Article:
AntigenA antigen is a substance that, when introduced into an organism, triggers a defensive reaction. In this way, antigens can produce antibodies, used by the immune system for the identification and neutralization of viruses, bacteria and other pathogens.

Antigens are usually molecules that, once arranged inside the body, cause the immune system (also know as immune system) generate antibodies. This is because, by recognizing the antigen as something strange, fight it.

Molecules bacteria or from virus they can act as antigens that bind to specific antibodies in the body. For the immune system, the antigen poses a threat and therefore acts accordingly.

Sometimes antigens are formed on the own Body, as in the case of bacterial or viral toxins. There are also antigens that come from the environment. Therefore it can be differentiated between the endogenous antigens and the exogenous antigens.

In other words, the origin of the antigens gives rise to a classification. The exogenous are those that enter the body, that is, they come from outside. For this they use ingestion, an injection or inhalation. In general, the immune system response to these types of antigens is not manifested by symptoms.

The exogenous antigens are received by the presenting cells (known by the acronym CPAs) through the mechanism called endocytosis and then they are processed into small parts, which are then passed on to the helper T lymphocytes. These are activated and begin to secrete cytokines, a substance that can also lead to the activation of cytotoxic T lymphocytes, cells that produce antibodies.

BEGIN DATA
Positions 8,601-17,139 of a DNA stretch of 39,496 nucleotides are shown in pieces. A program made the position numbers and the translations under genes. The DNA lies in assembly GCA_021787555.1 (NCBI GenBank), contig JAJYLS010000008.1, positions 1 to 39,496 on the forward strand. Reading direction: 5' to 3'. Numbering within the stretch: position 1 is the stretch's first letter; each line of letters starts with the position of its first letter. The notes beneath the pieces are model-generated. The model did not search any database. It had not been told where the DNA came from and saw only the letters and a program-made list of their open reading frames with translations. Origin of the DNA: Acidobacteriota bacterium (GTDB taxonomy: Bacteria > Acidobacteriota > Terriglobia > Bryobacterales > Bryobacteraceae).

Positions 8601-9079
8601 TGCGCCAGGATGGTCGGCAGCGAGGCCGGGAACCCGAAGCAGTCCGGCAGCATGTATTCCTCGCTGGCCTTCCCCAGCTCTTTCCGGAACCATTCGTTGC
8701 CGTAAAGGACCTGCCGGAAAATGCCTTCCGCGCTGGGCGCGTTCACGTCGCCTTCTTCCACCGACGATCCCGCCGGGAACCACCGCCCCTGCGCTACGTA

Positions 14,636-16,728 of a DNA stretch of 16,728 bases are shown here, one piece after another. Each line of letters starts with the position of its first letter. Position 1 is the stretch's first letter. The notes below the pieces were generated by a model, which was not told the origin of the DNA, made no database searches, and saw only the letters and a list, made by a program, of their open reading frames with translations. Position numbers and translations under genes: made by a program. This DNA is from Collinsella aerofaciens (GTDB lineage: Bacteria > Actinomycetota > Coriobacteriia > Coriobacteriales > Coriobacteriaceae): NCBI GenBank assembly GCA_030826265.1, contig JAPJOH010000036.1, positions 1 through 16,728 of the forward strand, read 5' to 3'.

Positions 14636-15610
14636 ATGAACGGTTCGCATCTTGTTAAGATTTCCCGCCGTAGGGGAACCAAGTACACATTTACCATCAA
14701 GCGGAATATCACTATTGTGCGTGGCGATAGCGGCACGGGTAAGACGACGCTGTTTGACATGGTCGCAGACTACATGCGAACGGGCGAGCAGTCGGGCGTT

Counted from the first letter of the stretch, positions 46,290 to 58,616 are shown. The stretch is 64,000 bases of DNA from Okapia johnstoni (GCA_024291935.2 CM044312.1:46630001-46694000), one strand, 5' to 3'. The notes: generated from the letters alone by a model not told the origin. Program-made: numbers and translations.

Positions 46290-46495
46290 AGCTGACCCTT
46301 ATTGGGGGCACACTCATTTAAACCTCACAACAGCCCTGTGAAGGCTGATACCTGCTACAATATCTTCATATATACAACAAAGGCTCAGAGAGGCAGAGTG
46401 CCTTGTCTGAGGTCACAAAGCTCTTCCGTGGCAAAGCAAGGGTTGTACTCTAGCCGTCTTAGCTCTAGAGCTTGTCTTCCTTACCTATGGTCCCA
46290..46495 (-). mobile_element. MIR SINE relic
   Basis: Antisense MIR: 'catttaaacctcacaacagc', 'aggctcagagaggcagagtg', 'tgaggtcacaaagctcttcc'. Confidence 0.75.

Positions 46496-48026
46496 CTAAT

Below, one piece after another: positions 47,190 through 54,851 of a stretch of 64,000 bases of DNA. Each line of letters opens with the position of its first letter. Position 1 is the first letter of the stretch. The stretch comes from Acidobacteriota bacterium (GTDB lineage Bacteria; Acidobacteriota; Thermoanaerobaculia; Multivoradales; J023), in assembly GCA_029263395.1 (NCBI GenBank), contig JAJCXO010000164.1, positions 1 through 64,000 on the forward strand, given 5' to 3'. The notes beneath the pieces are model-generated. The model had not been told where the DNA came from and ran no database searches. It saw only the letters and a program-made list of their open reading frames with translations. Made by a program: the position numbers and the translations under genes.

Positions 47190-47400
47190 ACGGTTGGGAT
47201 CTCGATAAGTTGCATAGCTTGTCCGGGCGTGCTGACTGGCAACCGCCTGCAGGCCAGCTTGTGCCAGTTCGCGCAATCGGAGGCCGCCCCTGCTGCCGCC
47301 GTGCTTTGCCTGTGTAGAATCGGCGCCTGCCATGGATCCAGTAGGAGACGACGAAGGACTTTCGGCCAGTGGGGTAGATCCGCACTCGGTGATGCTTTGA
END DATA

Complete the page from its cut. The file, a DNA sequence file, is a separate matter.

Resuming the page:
With respect to endogenous antigens, they are those that are generated within a cell, either because of its normal metabolism or as a consequence of a bacterial or viral infection. Intracellular viruses are an example of an exogenous antigen that once inside the body becomes endogenous. This is a particular case that can be released into the bloodstream when the affected cell is destroyed.

AntigenTheir fragments they occur on the cell surface in a larger histocompatibility complex. If they are recognized by activated cytotoxic T lymphocytes, then the secretion of toxins that can cause cell death begins. So that the cytotoxic cells do not eliminate the normal cells that have proteins from the body, the T lymphocytes are eliminated from the repertoire through the negative selection, which is also known as immune tolerance.

There is, on the other hand, the concept of autoantigen, a protein normal or a complex that the immune system can recognize. It should be noted that it can also be RNA or DNA. This takes place in people who suffer from an autoimmune disease, since under normal conditions it should not happen thanks to the aforementioned immune tolerance. Among the factors that most frequently trigger this incorrect activation of the immune system are genetics.

It is important to bear in mind that antigens are often used for the preparation of vaccines. Vaccination consists of introducing an antigen into the body for the activation of the immune system, thus achieving disease prevention.

The process involves the person being exposed to an antigen from an infectious agent so that the immune system creates antibodies and is responsible for activating defenses. Thus, if in the future the subject is confronted with the infectious agent capable of producing the disease, you will already have the immune mechanisms to oppose the infection and prevent it from thriving.